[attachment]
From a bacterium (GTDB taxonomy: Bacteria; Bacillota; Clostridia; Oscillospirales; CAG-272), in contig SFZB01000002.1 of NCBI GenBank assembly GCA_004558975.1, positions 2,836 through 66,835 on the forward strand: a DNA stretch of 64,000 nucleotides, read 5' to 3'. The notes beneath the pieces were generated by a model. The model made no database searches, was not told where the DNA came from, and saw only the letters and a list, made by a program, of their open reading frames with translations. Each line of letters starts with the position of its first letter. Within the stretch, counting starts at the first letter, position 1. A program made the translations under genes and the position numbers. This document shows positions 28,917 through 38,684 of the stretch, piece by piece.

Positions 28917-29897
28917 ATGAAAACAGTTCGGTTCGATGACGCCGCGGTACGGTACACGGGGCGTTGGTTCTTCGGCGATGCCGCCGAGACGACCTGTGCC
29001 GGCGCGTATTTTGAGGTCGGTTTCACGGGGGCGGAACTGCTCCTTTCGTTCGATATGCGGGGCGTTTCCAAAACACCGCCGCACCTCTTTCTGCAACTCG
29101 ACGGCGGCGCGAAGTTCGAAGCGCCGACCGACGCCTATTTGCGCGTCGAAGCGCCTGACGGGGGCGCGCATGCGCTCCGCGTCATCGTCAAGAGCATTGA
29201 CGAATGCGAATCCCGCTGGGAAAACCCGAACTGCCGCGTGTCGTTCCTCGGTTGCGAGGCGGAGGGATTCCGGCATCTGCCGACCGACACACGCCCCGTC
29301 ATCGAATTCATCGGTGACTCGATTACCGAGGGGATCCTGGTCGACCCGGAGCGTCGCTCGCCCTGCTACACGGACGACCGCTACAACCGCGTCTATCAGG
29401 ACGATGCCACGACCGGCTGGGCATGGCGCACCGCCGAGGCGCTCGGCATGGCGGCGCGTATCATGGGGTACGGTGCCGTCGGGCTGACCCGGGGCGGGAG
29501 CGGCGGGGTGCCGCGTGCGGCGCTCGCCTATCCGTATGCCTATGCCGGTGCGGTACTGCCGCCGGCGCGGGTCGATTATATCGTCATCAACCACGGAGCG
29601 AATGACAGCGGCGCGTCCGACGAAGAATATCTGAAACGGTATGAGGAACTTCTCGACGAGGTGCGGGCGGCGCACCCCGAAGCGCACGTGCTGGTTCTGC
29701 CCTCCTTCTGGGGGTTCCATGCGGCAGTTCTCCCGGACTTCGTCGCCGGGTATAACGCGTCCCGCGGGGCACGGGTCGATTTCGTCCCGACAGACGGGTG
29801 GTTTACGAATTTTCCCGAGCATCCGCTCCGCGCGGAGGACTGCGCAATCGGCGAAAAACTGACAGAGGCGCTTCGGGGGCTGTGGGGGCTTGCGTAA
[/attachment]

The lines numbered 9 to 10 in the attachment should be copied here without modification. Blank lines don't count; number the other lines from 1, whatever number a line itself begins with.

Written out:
29501 CGGCGGGGTGCCGCGTGCGGCGCTCGCCTATCCGTATGCCTATGCCGGTGCGGTACTGCCGCCGGCGCGGGTCGATTATATCGTCATCAACCACGGAGCG
29601 AATGACAGCGGCGCGTCCGACGAAGAATATCTGAAACGGTATGAGGAACTTCTCGACGAGGTGCGGGCGGCGCACCCCGAAGCGCACGTGCTGGTTCTGC